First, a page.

[Standards] XEP-0115 Entity Capabilities - clarifications
martin.morrison at gmail.com
Mon Aug 16 13:42:13 UTC 2010
Alban Crequy wrote:
> Le Sun, 15 Aug 2010 23:05:49 +0100,
> Martin Morrison <martin.morrison at gmail.com> a écrit :
>> I've recently been implementing XEP-0115 Entity Capabilities, both the
>> latest and the legacy versions, and have a few issues that I feel
>> should be clarified in the latest version of the spec:
>> 1. The legacy version of the spec explicitly says (in 4.2, below
>> example 8):
>> 2. The spec only uses the word "SHOULD" when specifying how the Disco
>> 'node' attribute is formed. A receiving entity that supports both
>> Entity Capabilities and has multiple disco#items nodes thus has
>> somewhat of a dilemma in deciding how to respond to a disco#info
>> request for an unknown node. Should it return an <item-not-found/>
>> error, or assume that the remote entity has used some other mechanism
>> to construct the 'node' attribute in the request, and return the base
>> capabilities as if the node was empty?
> I think <item-not-found/> is best: sending an empty capability in this
> case is bad because the hash will not match and the client will discard
> the reply.
This assumes that the receiving entity re-extracts the hash from the
node on reply. If I write a client that chooses to generate uuids for
the node attribute, then I am fully compliant with XEP-0115, but your
client will never tell me your capabilities.
If what you've suggested is the recommended behaviour, shouldn't the
specification use "MUST" when specifying "node#hash" as the value of the
>> 3. Related to item 2, the following race condition can occur:
>> - romeo at shakespeare.lit sends Presence to juliet at shakespeare.lit with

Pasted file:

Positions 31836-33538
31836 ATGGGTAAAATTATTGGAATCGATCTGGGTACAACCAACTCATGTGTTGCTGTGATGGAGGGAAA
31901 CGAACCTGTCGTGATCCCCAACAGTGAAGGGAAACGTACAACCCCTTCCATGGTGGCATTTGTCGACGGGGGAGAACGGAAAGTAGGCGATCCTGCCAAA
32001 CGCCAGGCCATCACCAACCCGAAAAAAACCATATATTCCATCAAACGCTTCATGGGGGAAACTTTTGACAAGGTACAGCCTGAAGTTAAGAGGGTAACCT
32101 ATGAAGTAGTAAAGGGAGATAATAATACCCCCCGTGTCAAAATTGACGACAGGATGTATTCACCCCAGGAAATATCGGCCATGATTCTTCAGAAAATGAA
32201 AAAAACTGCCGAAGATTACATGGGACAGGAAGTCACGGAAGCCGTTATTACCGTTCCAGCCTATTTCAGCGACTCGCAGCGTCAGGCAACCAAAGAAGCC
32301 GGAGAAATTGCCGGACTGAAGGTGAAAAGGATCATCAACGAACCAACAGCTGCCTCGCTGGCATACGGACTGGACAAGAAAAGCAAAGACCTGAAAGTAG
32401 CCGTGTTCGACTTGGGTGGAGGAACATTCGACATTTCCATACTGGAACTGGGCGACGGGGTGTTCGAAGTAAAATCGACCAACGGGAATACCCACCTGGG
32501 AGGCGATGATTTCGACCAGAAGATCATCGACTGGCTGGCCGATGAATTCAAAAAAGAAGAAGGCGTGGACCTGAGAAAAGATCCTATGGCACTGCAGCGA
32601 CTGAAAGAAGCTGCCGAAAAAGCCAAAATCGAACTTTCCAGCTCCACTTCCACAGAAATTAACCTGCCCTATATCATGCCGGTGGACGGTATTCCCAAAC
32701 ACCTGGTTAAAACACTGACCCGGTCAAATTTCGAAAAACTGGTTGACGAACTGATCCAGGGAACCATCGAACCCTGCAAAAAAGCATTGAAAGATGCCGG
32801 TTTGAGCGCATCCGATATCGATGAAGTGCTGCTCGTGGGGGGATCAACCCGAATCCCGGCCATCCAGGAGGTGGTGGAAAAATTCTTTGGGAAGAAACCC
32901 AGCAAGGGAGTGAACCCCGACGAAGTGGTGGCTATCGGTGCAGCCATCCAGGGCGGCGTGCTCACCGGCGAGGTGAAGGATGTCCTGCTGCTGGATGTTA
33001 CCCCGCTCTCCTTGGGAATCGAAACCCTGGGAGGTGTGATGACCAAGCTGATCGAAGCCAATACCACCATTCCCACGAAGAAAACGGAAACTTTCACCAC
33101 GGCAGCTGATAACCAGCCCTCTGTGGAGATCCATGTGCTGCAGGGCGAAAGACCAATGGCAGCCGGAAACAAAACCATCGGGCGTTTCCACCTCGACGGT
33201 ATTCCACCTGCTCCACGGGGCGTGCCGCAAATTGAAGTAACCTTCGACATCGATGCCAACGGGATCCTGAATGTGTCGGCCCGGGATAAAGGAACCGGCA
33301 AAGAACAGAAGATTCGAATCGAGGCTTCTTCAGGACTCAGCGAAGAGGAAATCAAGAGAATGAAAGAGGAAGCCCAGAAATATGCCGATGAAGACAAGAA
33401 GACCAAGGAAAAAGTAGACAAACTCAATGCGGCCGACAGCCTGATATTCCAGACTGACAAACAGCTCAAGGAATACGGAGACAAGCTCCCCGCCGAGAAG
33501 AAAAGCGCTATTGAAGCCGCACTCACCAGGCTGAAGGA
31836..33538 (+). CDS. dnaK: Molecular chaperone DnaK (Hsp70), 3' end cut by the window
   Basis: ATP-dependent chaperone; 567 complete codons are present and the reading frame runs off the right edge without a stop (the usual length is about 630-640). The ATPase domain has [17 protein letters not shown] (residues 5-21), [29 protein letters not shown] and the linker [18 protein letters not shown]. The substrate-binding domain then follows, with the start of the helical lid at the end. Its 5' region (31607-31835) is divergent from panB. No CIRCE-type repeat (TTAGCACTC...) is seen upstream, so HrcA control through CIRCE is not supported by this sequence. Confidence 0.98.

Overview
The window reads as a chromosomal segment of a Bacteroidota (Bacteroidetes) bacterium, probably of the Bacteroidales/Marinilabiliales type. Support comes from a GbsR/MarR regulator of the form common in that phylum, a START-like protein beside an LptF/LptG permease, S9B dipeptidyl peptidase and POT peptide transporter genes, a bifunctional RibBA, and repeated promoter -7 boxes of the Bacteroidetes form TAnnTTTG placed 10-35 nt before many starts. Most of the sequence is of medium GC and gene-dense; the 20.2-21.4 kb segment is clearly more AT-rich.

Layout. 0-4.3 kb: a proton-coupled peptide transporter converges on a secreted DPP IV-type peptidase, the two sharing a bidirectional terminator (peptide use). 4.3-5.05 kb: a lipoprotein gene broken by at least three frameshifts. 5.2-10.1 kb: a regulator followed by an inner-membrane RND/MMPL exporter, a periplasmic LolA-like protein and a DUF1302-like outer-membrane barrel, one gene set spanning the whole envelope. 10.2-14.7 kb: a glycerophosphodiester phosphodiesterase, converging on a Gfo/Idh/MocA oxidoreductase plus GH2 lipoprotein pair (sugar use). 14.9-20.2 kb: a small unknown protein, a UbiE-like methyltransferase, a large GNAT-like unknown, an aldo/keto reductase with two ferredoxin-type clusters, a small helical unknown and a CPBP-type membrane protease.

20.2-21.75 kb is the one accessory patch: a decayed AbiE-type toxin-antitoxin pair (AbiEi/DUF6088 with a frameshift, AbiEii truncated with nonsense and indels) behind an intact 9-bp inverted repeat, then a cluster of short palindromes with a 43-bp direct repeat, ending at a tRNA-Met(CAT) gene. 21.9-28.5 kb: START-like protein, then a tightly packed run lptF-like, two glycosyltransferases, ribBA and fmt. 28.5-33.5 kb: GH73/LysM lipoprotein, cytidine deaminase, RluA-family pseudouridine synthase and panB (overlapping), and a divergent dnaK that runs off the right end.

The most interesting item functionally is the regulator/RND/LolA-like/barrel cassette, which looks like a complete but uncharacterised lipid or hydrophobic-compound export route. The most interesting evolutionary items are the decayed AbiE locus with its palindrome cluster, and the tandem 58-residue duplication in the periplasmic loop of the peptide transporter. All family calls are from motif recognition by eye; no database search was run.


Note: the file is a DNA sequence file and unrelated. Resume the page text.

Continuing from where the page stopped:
>> an Entity Capabilities hash
>> - In response, juliet sends a disco#info request with the "node#hash"
>> as the 'node' attribute
>> - Meanwhile, romeo changes the feature set of his client (e.g. turns
>> on his camera)
>> - Upon receiving the disco#info request, what does romeo do?
>> As the 'node' attribute has been formed using the recommended method,
>> Romeo can establish that the hash doesn't match his current
>> capabilities. Should he return an error, or ignore the contents of the
>> 'node' attribute completely and just return his current capabilities
>> (which will be accepted, since he will already have pushed an updated
>> hash via Presence)? Either way, I think it would help if the spec
>> specified what was expected.
> For this race, it was suggested to just send <item-not-found/> in this
> thread: http://mail.jabber.org/pipermail/standards/2008-May/018713.html
> Sending <item-not-found/> will work: Juliet will receive the new hash
> a bit later and she will send a new disco request with the new hash.
> Alternatively, Telepathy-Gabble keeps a cache mapping
> hash->capabilities. So with this implementation, Romeo will send the
> *previous* capabilities corresponding with the requested hash. Juliet
> will ask the capabilities again anyway when she receives the new hash
> if she wants to know the new capabilities.
This requires Romeo to keep track of the hashes of every combination of
capabilities he has every published. It also doesn't sit well IMO with
the existence of multiple hashing algorithms - the "node#hash" 'node'
attribute doesn't tell you what the hashing algorithm is, making it even
harder to know what capabilities to return (albeit on the very unlikely
off-chance that two different capabilities hash to the same string under
two different supported algorithms).
> Disco queries in XEP-0115 are not "what are your current caps?" but
> "what are the caps corresponding to this hash?". It is up to the
> clients to keep track of hashes and to make new disco requests when
> they receive a new hash if they want to know the capabilities.
If they really are, as you say, "what are the caps corresponding to this
hash?" then shouldn't the request mirror that, by explicitly specifying
the hash algorithm and hash string? Currently the request on-the-wire
would be interpreted as "what are the caps of the node known as
'node#hash'?", with nothing to differentiate this from a plain XEP-0030
I agree with the sentiments of your points, but the current
specification feels like its trying to pander to the legacy format too
much, resulting in multiple ambiguities overall.
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